The typical Liberty smoker is a man, somewhere north or south of middle aged — no surprises there; but gender and age aside, cigar smokers are a quirky, iconoclastic bunch, and in any smoke-shop gathering, one is likely to find a maverick or two. One of the more distinctive I’ve met is “Cabbie Chris,” a Liberty regular. Chris, a 40ish fellow with a long, blond ponytail, drives a taxi for a local company and smokes cigars (Cuban when he can) at a prodigious rate. If you shoot the breeze with him long enough, he may confess that someday (triggering event unknown), he plans to move to Cuba. Apparently, he has a 16-year-old girlfriend there, but more importantly, in Fidel’s steamy “worker’s paradise,” Chris will be able to smoke all the Cubans he wants, on the cheap and without fear of U.S. Customs confiscation.
Just down the road from Charlie’s domain, Excalibur Cigar and Wine Lounge, though junior by many years (and somewhat bereft of warmth), attempts to compete by offering wine, beer, and a lot more luxury. From the outside, it doesn’t look like much, but, belying its Clairemont Mesa Boulevard setting, it’s upscale in feel. Owner Tom Kalasho, a curt Middle Easterner, has gone all out to fill it with overstuffed leather chairs and dark wood, nicely appointed in a “man-fort” way. It also claims San Diego’s largest walk-in humidor (an attribute of no small import to cigar buyers) where 10,000 or so smokes wait in pleasantly damp, Spanish cedar–lined repose.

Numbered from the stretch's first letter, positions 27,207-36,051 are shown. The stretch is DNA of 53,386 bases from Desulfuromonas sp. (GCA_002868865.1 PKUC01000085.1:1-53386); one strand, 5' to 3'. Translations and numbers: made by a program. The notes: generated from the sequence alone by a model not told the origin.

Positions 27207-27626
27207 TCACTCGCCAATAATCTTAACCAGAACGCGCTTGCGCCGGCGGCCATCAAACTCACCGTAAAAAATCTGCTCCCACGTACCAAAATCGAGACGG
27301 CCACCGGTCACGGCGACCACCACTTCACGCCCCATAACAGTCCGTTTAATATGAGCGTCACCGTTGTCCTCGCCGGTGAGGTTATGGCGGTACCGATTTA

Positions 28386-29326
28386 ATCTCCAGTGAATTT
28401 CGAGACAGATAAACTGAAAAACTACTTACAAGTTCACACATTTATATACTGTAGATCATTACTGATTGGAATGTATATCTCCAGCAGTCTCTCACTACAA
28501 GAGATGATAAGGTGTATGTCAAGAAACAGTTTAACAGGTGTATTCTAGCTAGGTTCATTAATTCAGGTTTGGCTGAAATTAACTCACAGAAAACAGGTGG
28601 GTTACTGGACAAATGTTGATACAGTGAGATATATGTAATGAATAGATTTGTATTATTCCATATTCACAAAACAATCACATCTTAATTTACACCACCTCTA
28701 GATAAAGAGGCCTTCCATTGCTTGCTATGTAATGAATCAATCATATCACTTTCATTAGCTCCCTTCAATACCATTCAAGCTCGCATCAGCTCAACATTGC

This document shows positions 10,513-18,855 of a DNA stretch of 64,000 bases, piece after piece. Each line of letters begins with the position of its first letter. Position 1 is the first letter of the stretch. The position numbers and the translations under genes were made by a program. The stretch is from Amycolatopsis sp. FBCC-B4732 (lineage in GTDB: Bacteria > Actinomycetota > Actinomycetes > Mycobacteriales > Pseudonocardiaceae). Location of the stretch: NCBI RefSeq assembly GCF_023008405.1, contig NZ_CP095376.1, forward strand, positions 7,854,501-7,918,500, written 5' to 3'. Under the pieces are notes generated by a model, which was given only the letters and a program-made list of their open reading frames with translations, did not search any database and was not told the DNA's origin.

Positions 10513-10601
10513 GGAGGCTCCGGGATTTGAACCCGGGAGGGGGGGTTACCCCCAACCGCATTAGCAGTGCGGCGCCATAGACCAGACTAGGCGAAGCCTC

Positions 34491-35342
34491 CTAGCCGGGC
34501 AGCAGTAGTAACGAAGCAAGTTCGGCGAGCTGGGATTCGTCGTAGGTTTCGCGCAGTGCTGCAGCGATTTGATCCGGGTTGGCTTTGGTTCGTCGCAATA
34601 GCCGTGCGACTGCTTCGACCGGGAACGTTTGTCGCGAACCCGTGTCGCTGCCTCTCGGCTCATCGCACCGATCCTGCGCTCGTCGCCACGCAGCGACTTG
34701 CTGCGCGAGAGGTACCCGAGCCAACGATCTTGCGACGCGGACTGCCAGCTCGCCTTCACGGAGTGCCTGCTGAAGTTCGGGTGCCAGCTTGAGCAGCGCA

No matter the setting, Tom, Charlie, Sam, and every other tobacconist worth his maduro wrapper wants you to know that while cigars aren’t without hazard (certainly, the risk of oral cancer goes up), moderate cigar smoking (we’re talking non-inhalers here) isn’t particularly harmful. It’s also damn relaxing. And, for what it’s worth, San Diego’s cigar lounges count among their frequent guests a surprising number of physicians, not to mention a scattering of professional athletes. Still, an inevitable question hangs in the air like the sweet smell of a Cohiba Siglo III: Is cigar smoking compatible with the sort of super-fit lifestyle many San Diegans profess to lead?
I asked a handful of local puffers — perhaps a representative sample, perhaps not: Can one enjoy cigars even as one leads a genuinely healthy, even athletic existence? Do the protestations of “public health” types — the killjoys who constantly issue fatwas against everything from meat to fast driving — have any merit? Getting down to specifics, will cigars (again, not inhaled, mind you) “cut your wind,” rendering each step of a mundane 5K run progressively slower until one comes to a standstill? As it turns out, there are a surprising number of serious runners and other accomplished exercise devotees who dig these hand-rolled bundles; I spoke to several men whose athletic prowess seems to dispel (or at least cast doubt on) the nasty notion that cigars — whatever their other drawbacks — might inhibit cardiovascular health or performance in sports.